The 9th International Conference Buddhism & Australia
Chinese Buddhist Encyclopedia Illustrations
|Articles by alphabetic order|
Three marks of existence
|Please consider making little donation to help us expand the encyclopedia Donate Enjoy your readings here and have a wonderful day|
The Three marks of existence, within Buddhism, are three characteristics (Pali: tilakkhaṇa; Sanskrit: trilakaṇa) shared by all sentient beings, namely: impermanence (anicca); suffering or unsatisfactoriness (dukkha); non-self (anattā).
The Buddha taught that all beings conditioned by causes (saṅkhāra) are impermanent (anicca) and suffering (dukkhā) while he said not-self (anattā) characterizes all dhammas meaning there is no "I" or "mine" in the conditioned as well as the unconditioned (i.e. Nibbāna).
- Dukkha (Sanskrit duhkha) or dissatisfaction (or "dis-ease"; also often translated "suffering", though this is somewhat misleading).
- Anatta (Sanskrit anatman) or "non-Self" is used in the suttas both as a noun and as a predicative adjective to denote that phenomena are not, or are without, a self; to describe any and all composite,
consubstantial, phenomenal and temporal things, from the macrocosmic to microcosmic, be it matter pertaining to the physical body or the cosmos at large, as well as any and all mental machinations, which are impermanent.
There is often a fourth Dharma Seal mentioned:
- See also :
- See also :
In Mahayana Buddhism, a caveat is added: one should indeed always meditate on the impermanence and transitory nature of compound structures and phenomena, but one must guard against extending this to the realm of Nirvana, where impermanence holds no sway.
It is referred to as 'beyond extremes.'
We somehow think that we can go somewhere where we’ll have a better sofa seat, a better shower system, a better sewer system, a nirvana where you don’t even have to have a remote control, where everything is there the moment you think of it.
But as I said earlier, it’s not that we are adding something new that was not there before.
- Whatever is impermanent is subject to change. Whatever is subject to change is subject to suffering.
- See also :
- See also :
This concept and the related concept of Brahman, the Vedantic monistic ideal, which was regarded as an ultimate ātman for all beings, were indispensable for mainstream Indian metaphysics, logic, and science;
In fact, according to the Buddha's statement in Khandha Samyutta 47, all thoughts about self are necessarily, whether the thinker is aware of it or not, thoughts about the five aggregates or one of them.
the Srimala Sutra, among others), the Buddha is presented as clarifying this teaching by saying that, while the skandhas (constituents of the ordinary body and mind) are not the self, there does truly exist an eternal,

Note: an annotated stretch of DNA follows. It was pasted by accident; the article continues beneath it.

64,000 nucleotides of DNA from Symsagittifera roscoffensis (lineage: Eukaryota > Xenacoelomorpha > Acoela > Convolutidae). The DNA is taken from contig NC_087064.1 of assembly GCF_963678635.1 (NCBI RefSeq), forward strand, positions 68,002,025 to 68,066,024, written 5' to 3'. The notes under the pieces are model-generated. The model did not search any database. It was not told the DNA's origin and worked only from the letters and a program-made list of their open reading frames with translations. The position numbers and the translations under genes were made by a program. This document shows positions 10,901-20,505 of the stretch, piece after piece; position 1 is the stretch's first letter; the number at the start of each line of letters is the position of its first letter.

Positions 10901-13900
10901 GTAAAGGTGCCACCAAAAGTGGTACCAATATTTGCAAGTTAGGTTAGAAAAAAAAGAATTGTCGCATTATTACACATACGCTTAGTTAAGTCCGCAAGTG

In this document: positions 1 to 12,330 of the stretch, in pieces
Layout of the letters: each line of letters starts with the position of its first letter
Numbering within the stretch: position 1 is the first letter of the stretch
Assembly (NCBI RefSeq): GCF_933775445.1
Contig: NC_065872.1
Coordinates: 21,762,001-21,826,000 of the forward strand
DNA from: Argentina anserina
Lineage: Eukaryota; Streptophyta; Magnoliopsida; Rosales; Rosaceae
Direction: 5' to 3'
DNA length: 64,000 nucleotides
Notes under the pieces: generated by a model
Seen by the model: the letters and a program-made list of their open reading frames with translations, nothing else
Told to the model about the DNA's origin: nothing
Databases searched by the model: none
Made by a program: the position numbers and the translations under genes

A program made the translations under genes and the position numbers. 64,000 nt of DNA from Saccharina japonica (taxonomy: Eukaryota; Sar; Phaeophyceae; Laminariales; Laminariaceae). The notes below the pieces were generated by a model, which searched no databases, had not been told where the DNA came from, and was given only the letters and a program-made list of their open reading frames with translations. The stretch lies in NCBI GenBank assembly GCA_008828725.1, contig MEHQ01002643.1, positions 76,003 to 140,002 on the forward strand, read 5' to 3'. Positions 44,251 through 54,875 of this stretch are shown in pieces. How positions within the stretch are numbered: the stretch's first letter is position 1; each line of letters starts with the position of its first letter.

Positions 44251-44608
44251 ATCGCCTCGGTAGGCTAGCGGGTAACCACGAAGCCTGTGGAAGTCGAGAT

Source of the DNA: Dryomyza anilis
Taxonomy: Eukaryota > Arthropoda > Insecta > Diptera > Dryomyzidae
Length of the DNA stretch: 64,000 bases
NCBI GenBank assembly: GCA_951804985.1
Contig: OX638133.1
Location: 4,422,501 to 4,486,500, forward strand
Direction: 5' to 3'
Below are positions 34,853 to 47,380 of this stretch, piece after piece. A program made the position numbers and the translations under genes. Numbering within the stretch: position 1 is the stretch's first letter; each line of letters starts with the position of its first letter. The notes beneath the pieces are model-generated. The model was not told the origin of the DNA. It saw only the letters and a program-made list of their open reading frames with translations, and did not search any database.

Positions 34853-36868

The "tathagatagarbha"/Buddha nature does not represent a substantial self; rather, it is a positive language expression of "sunyata" (emptiness) and represents the potentiality to realize Buddhahood through Buddhist practices; the intention of the teaching of tathagatagarbha
In this text, the monk Nagasena demonstrates the concept of absolute "non-Self" by likening human beings to a chariot and challenges the Greek king "Milinda" (Menander) to find the essence of the chariot.
Nagasena states that just as a chariot is made up of a number of things, none of which are the essence of the chariot in isolation, without the other pieces, similarly no one part of a person is a permanent entity;
we can be broken up into five constituents – body, sensations, ideation, mental formations and consciousness – the consciousness being closest to the permanent idea of "Self", but is ever-changing with each new thought according to this viewpoint.
But on the ultimate level of analysis, one cannot distinguish an object from its causes and conditions or even distinguish between object and subject (an idea appearing relatively recently in Western science).
It is by realizing (not merely understanding intellectually, but making real in one's experience) the three marks of conditioned existence that one develops prajñā, which is the antidote to the ignorance that lies at the root of all suffering.
Interpretations by various schools
- The sutra path enjoins us to identify the entire world (internally and externally) as samsara – a continual churning of suffering that nobody wants to be part of. Our practice is that of leaving the shores of samsara.
- Whereas the deity yoga of vajrayana enjoins us to identify the entire world as nirvana – a continual play of enlightening activity that everyone wishes to be a part of. Our practice here is that of arriving at the shores of nirvana.
At this level, the distinction between Sutra and Vajrayana remain that of view (departing vs. arriving), but basically the practitioner remains involved in undergoing a transformative development to his or her Weltanschauung,
However, there are certain practices in Tantra which are not solely concerned with psychological change; these revolve around the basic idea that it is possible to induce deep levels of concentration through psycho-physical methods as a result of special exercises.
- Nārada, The Dhammapada (1978), pp. 224.
- Thanissaro Bhikkhu, The Not-Self Strategy. .
- Nanavira Thera, Nibbana and Anatta. . Early Writings -> Nibbana and Anatta -> Nibbana, Atta, and Anatta.
- Heng-Ching Shih, "The Significance Of 'Tathagatagarbha' -- A Positive Expression Of 'Sunyata.'" http://zencomp.com/greatwisdom/ebud/ebdha191.htm.